Monarch Butterflies have made an impressive return to their winter resting place in California, after a record-low survey count from last year. Specialists consider the return a grain of hope for the endangered species, which were thought to come close to extinction for the area.

Xerces Society does a yearly count of the monarch butterflies that migrate West around early November. A 2020 survey showed that “only 1,914 monarchs were counted at all the sites. This is a shocking 99.9% decline since the 1980s.”

But, an unofficial count done by researchers and volunteers showed there are over 50,000 monarchs at common landing sites already in 2021, a report by Xerces Society said.

Monarch butterflies were declared an endangered species by the U.S. Fish and Wildlife Service in December of 2020.

“I don’t recall having such a bad year before and I thought they were done. They were gone. They’re not going to ever come back and sure enough, this year, boom, they landed,” said Moe Ammar, president of Pacific Grove Chamber of Commerce, also known as "Butterfly Town, USA."

Specialists are not sure why the population took off this year, but it is suggested that it could be from better breeding grounds and an influx from the East coast.

“Climatic factors could have influenced the population. We could have gotten an influx of monarchs from the eastern U.S., which occasionally can happen, but it’s not known for sure why the population is what it is this year,” said Sarina Jepsen, Director of Endangered Species at Xerces Society for Invertebrate Conservation.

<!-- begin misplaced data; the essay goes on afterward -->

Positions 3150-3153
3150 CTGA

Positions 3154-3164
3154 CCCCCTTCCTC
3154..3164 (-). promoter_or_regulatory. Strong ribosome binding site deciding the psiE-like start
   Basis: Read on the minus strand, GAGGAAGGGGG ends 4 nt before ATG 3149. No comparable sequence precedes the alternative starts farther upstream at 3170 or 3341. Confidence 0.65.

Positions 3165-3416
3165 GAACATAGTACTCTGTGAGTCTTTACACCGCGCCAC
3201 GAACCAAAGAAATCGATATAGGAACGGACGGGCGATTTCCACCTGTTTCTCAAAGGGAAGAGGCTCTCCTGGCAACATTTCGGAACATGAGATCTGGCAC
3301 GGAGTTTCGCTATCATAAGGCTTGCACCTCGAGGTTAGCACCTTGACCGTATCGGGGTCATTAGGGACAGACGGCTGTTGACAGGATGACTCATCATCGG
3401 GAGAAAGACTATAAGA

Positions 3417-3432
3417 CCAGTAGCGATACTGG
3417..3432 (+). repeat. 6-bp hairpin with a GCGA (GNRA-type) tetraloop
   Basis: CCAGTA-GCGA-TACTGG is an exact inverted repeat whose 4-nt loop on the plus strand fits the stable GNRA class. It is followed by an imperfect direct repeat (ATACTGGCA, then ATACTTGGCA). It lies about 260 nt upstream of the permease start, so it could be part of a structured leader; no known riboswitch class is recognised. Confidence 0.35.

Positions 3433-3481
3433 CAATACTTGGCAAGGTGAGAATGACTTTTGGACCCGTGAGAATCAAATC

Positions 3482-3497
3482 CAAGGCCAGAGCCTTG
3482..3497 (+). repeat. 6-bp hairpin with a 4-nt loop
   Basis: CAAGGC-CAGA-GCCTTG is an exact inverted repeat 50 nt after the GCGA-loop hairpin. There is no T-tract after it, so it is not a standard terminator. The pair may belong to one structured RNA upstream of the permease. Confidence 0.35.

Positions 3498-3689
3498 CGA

The surveys have been done every year since 1997, and are known as "The Western Monarch Thanksgiving Count." It lasts for three weeks, with Thanksgiving being a central point.

Western monarchs are known to return to the same places every year, including even the same trees. They alternate from the Pacific Northwest to California during a change in seasons to keep warm. They usually start to spread out again around March.

A city just south of San Francisco, Pacific Grove, is known to be one of the most popular areas for them to flock back to. The city has worked for years to help the population from declining. It is referenced as “Butterfly Town, USA,” where even messing with a monarch can land someone a $1000 fine.

Last year, the town recorded no monarch butterflies. This year the count showed around 13,000 of them.

Climate change and farming are considered to be the main reason for the decline of Western monarch butterflies since the 1980s, according to researchers. The butterfly’s habitat consists of areas filled with milkweed, which have been uprooted due to housing construction.

“California has been in a drought for several years now, and they need nectar sources in order to be able to fill their bellies and be active and survive,” said Stephanie Turcotte Edenholm, a Pacific Grove Natural History Museum docent who offers guided tours of the sanctuary. “If we don’t have nectar sources and we don’t have the water that’s providing that, then that is an issue.”